In any case, this additional layer of protection is not necessary: if paramilitaries manage to get convicted under the demobilization law of the crimes for which they have been requested for extradition, they will be able to avoid extradition thanks to the principle of non bis in idem, regardless of whether the narco-trafficking crime is considered political.

[152] The Colombian government removed from the law provisions that could have prevented drug traffickers from receiving benefits under the law.  A prior version of the bill provided that individuals who had been involved in drug trafficking before joining the paramilitary group could not receive sentencing benefits.  Thus, so-called “pure” drug traffickers who had joined paramilitary groups for the sole purpose of receiving sentencing benefits would have been barred from doing so.  But the version of the bill that the government submitted to the full Congress, and which was finally approved, deleted these articles. 

The government nonetheless argues that the law only provides sentencing reductions for the crimes they committed during their membership in the paramilitary group—not for crimes they had committed before then.  See Demobilization Law, Article 2.  This is technically accurate.  However, for this limitation to effectively bar drug lords from receiving benefits for crimes they committed before they were paramilitaries, prosecutors would have to be able to prove when the defendants joined the paramilitary groups.  In most cases, prosecutors will likely have little evidence of the date of entry in the group other than the drug lords’ own self-serving statements that they joined the group before they committed all the crimes for which their extradition has been requested.  And prosecutors will have only a small window of time to find evidence to the contrary.  In fact, there are already signs that drug traffickers and other criminals are trying to associate themselves with paramilitary groups to receive sentence reductions for their crimes.  See, e.g., The Office of Envigado, one of the most feared organizations of the criminal world, ends,” El Tiempo, July 20, 2005, (retrieved July 21, 2005).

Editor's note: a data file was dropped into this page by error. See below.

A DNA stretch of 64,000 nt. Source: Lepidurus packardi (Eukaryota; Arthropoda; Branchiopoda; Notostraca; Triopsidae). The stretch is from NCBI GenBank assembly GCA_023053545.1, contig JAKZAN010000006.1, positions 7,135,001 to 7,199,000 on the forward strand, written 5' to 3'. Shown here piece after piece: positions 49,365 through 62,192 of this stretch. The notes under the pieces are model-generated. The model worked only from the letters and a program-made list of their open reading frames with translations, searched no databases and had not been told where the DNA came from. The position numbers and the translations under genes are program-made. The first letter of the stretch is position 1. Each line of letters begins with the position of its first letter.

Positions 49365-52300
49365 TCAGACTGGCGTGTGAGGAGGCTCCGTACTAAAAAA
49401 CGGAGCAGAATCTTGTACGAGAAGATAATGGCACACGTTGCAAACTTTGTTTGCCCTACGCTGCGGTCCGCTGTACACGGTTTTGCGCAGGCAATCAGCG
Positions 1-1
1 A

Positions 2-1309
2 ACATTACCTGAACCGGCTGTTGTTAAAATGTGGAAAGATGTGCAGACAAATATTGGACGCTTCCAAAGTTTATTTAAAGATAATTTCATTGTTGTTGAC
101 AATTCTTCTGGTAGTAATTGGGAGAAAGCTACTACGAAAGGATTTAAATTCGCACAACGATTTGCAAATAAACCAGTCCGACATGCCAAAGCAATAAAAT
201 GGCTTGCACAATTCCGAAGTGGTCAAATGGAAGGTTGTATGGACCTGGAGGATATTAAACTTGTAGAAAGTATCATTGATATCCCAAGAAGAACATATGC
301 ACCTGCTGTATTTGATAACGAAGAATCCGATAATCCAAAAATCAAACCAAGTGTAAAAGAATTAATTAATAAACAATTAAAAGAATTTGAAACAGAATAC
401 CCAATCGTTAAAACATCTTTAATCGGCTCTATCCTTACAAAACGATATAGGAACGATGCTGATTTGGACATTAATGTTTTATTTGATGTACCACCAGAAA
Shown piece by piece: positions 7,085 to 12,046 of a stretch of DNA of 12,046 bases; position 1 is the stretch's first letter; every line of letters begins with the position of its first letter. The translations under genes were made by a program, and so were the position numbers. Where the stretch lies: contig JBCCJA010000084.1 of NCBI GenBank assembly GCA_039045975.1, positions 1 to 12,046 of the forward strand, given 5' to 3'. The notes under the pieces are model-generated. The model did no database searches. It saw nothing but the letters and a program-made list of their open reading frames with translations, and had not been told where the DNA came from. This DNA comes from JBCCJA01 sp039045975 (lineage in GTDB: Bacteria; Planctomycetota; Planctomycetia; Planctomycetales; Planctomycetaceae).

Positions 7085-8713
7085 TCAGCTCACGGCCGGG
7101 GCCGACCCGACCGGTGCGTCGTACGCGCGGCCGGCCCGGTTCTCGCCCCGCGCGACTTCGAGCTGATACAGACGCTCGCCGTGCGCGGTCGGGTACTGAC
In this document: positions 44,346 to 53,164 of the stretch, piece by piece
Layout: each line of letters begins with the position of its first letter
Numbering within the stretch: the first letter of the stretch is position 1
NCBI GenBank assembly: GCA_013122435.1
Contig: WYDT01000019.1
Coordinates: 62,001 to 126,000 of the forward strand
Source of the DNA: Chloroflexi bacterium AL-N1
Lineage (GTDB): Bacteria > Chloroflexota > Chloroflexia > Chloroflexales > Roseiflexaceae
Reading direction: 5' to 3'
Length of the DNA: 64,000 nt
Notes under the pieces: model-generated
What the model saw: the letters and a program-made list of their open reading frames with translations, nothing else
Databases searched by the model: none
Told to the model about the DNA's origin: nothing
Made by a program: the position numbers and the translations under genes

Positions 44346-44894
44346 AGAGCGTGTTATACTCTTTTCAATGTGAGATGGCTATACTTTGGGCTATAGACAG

[153] Voice of America interview with President Alvaro Uribe, Bogotá, July 1, 2005.

[154] Demobilization Law, Art. 17.

[155] “Responses of the High Commissioner for Peace, Luis Carlos Restrepo, to Parliamentarians from the Second Commission of the Senate about the Justice and Peace Bill,” April 13, 2005, (retrieved June 30, 2005).

[156] See Constitutional Court of Colombia, Decision C-621 of 1998. 

[157] ““Responses of the High Commissioner for Peace, Luis Carlos Restrepo, to Parliamentarians from the Second Commission of the Senate about the Justice and Peace Bill,” April 13, 2005, (retrieved June 30, 2005).

[158] Human Rights Watch interview with Mario Iguarán, newly appointed Attorney General of Colombia, Washington, D.C., July 20, 2005.

[159] Demobilization Law, Art. 25.  The sole exception to this rule is that, if the government proves that the omission of the crime was intentional, sentence reductions cannot be received for the intentionally omitted crime.  However, intentional omission is virtually impossible to prove under Colombian law, because of the constitutional presumption that any omission is in good faith.  Constitution of Colombia, Art. 83. 

[160] As previously noted, Colombia’s Attorney General told us he thought the law could be interpreted to allow a twenty percent increase over the total accumulated sentences.

[161] The Office of Envigado, one of the most feared organizations of the criminal world, ends,” El Tiempo, July 20, 2005, (retrieved July 21, 2005).

[162] Demobilization Law, Art. 10.2. The same condition for eligibility applies in individual demobilizations:  to be eligible for benefits, each individual must “deliver the assets resulting from illegal activity so that reparation is made to the victim, when [such assets] are available.”  Ibid., Art. 11.5.

[163]Ibid., Art. 11.1

[164]Perjury or “false testimony” under Colombian law only occurs when the false statement is made under oath.  See Colombian Criminal Code, Law 599 of 2000 as modified by Law 890 of 2004, Art. 442.

[165] According to news reports, only 205 paramilitary assets have been confiscated under the 2002 Law of Termination of Dominion (Ley de Extincion de Dominio), Law 793 of December 22, 2005.  See “Paramilitaries infiltrated regional economies,” El Tiempo, July 2, 2005, (retrieved July 16, 2005).

[166] Demobilization Law, Art. 11.

[167] Human Rights Watch interview with High Commissioner for Peace Luis Carlos Restrepo, Bogotá, March 14, 2005.